Perry’s unbeaten double century takes Australia a step closer to retaining Ashes
Ellyse Perry batted England out of the Women’s Ashes Test with an unbeaten double hundred. The all-rounder navigated Australia from trouble through parity and on to dominance with her flawless 213 not out.
The visitors entered for the final day – the Test is scheduled to end early today UK time – with all their wickets in hand but 128 runs in the red.
With the hosts in a strong position to retain the trophy, Heather Knight’s side still had high hopes of cleaning up the second half of Australia’s innings with a healthy first-innings lead. With 103 runs to play with, it was vital they struck early. But with wicketkeeperbatsman Alyssa Healy riding shotgun, the Australians set the tone with four boundaries in the first four overs.
Despite the second new ball having brought rewards for Katherine Brunt the previous evening, Knight opted for left-arm spinner Sophie Ecclestone to resume instead with Anya Shrubsole. It backfired. With Perry using the depth of the crease to cut precisely, and Healy twice depositing England bowlers into the crowd, the visitors suffered a wicketless and damaging opening hour, conceding 56 runs. Perry reached her hundred with a glance off Laura Marsh. Healy didn’t last long after the 100 partnership was raised, on 45 miscuing Marsh to mid-off, where Shrubsole took a fine catch with England 10 runs to the good. But Knight failed to do likewise when Tahlia McGrath gifted her a chance at cover, and it was costly.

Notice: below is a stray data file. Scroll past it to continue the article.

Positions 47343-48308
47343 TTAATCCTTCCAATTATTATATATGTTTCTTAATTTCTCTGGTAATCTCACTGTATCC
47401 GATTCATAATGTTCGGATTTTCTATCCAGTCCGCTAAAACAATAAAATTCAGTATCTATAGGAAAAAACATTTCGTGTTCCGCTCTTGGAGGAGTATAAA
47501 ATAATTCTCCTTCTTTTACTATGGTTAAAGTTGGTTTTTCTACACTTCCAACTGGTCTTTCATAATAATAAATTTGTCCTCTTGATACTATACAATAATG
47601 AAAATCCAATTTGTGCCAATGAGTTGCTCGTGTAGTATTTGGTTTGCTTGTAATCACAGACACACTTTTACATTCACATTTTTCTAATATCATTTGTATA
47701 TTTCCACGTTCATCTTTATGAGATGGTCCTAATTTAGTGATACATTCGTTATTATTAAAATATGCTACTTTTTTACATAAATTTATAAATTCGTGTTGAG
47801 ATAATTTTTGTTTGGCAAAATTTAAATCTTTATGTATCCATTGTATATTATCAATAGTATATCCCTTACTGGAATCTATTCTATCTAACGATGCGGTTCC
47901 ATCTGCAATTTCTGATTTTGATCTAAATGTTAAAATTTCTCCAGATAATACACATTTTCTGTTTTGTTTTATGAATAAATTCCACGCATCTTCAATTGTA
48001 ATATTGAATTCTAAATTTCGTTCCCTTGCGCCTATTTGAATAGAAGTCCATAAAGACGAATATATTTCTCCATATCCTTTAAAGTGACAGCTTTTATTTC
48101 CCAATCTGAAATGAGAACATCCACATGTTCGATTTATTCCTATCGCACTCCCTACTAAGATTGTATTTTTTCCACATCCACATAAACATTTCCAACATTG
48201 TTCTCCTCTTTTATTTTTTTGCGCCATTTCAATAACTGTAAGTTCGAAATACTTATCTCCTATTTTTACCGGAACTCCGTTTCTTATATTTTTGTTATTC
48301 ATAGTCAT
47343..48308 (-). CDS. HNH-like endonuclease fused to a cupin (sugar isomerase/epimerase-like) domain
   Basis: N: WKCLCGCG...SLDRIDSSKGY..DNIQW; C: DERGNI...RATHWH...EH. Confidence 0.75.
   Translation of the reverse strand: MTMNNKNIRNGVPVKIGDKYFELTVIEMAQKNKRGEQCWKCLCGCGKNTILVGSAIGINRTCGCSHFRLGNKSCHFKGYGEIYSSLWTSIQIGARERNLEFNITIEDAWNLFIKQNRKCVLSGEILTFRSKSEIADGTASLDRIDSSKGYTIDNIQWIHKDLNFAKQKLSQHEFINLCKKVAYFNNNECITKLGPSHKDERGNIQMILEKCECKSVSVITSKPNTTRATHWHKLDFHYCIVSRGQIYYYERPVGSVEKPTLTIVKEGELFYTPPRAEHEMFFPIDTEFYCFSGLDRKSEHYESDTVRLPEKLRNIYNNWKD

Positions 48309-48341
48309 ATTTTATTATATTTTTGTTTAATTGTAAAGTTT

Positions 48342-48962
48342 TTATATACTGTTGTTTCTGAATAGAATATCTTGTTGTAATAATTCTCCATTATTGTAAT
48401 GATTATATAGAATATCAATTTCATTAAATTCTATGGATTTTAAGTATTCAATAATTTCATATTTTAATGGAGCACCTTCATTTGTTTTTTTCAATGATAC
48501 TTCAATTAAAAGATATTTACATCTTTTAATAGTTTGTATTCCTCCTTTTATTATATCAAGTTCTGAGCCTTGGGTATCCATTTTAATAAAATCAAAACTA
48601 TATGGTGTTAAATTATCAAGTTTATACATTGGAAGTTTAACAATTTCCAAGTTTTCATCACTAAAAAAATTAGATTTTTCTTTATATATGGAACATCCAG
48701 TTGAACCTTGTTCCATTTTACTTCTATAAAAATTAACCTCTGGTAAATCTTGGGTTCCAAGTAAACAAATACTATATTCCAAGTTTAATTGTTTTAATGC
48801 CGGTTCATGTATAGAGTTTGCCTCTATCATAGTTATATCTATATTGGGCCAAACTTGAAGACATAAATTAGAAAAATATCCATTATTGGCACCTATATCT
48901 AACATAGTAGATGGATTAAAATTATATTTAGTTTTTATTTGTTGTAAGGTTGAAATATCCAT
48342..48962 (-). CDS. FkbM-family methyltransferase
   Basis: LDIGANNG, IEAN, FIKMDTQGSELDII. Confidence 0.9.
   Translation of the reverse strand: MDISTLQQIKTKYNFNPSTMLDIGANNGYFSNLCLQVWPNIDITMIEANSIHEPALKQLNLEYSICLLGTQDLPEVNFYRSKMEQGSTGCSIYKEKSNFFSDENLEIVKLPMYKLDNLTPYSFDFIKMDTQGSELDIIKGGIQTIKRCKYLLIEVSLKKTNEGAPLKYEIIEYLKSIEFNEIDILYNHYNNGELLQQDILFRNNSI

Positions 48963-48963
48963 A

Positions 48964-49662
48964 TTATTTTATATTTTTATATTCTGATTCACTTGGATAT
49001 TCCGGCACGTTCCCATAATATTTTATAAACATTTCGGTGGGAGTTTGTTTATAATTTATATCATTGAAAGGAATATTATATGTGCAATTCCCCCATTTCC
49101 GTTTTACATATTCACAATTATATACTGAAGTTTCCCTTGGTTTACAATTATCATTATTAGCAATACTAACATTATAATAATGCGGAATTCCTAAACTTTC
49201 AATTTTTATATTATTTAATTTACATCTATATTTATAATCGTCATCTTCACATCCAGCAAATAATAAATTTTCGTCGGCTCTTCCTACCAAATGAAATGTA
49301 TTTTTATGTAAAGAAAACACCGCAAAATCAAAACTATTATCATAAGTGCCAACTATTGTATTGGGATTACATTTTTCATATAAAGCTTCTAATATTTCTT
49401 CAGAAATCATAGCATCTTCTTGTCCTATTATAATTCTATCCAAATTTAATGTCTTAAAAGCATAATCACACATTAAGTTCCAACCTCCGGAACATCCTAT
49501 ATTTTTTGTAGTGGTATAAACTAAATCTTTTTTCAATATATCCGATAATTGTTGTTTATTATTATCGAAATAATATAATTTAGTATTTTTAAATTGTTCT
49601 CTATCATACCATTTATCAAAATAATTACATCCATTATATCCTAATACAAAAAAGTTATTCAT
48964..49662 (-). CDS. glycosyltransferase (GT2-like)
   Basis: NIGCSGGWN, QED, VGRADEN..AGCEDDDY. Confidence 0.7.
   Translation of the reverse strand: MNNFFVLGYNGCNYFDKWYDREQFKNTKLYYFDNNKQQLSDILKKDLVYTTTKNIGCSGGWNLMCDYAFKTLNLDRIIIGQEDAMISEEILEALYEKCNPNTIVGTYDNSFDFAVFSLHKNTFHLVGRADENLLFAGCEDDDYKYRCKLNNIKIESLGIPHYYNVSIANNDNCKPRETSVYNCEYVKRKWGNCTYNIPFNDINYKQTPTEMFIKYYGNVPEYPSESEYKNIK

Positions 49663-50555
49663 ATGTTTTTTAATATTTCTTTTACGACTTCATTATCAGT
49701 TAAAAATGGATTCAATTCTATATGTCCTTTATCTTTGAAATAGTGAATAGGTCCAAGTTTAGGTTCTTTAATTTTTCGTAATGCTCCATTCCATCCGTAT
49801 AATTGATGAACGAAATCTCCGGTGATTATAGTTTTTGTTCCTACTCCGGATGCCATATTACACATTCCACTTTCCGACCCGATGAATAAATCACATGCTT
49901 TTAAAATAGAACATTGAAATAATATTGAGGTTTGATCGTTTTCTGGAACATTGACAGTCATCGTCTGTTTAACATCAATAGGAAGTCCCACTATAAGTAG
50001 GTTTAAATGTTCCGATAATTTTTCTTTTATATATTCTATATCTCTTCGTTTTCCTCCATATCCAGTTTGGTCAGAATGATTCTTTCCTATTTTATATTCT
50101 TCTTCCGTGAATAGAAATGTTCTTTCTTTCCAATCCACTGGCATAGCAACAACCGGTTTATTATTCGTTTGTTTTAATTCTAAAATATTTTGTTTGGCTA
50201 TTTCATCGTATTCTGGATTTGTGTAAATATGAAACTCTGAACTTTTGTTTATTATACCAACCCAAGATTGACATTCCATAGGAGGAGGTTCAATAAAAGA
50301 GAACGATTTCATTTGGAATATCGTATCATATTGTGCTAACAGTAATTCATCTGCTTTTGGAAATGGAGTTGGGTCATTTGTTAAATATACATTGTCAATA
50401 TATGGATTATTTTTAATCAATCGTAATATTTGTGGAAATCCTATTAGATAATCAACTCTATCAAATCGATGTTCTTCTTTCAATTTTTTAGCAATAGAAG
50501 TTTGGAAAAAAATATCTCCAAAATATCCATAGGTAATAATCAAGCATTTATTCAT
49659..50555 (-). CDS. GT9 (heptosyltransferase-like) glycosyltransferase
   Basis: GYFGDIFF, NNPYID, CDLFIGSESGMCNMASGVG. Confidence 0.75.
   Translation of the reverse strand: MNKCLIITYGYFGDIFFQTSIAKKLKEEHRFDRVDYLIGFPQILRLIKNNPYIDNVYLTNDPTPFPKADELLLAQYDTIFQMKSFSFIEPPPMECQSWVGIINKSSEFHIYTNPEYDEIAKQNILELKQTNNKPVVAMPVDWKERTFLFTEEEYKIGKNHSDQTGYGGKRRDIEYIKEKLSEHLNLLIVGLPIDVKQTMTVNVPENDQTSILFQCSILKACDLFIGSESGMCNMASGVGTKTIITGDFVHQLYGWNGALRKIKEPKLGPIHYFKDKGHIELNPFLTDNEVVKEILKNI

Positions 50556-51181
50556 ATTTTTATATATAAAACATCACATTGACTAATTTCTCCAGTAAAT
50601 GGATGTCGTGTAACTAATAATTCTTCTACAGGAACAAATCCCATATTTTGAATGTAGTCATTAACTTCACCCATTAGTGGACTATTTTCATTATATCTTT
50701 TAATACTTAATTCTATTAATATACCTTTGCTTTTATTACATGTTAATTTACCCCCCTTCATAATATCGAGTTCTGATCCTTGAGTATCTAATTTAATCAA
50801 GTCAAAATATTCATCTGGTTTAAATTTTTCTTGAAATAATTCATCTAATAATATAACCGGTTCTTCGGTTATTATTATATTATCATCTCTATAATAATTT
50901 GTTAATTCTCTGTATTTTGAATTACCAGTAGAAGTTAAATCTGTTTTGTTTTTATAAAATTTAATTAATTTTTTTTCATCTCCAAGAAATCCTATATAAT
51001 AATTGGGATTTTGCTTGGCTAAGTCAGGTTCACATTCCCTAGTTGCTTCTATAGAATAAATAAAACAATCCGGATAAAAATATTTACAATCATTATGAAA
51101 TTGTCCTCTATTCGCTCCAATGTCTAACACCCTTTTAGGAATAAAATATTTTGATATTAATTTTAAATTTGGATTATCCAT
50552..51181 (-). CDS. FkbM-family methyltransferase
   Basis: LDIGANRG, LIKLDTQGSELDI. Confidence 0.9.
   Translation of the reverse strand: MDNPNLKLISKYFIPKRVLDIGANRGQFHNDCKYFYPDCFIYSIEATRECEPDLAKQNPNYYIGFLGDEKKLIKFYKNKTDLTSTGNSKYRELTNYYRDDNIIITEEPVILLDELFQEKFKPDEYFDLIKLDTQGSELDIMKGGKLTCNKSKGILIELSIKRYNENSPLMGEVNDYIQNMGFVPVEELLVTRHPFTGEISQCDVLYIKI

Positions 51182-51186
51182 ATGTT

The two all-rounders sucked the life out of England’s attack in the middle session, completing another triple-figure stand that ran until McGrath pinged a full toss from Georgia Elwiss to Nat Sciver at midwicket on 47.
Perry moved the board along on her own measured terms to reach her 150 milestone before dinner. She then be- came the first Australian woman to join the Test 200 club when batting with No11 Megan Schutt.
On 194, she tried to clear the boundary for the first time in her 474-minute stay. Deceived by the crowd’s response, she celebrated as though she had, but replays showed it dropping just short. But she made it the next over and added a big six before Rachael Haynes declared with 17 overs remaining. England openers Tammy Beaumont and Lauren Winfield survived, but with 100 overs at Australia’s disposal, England needed plenty more where that came from to save the game and keep the series alive.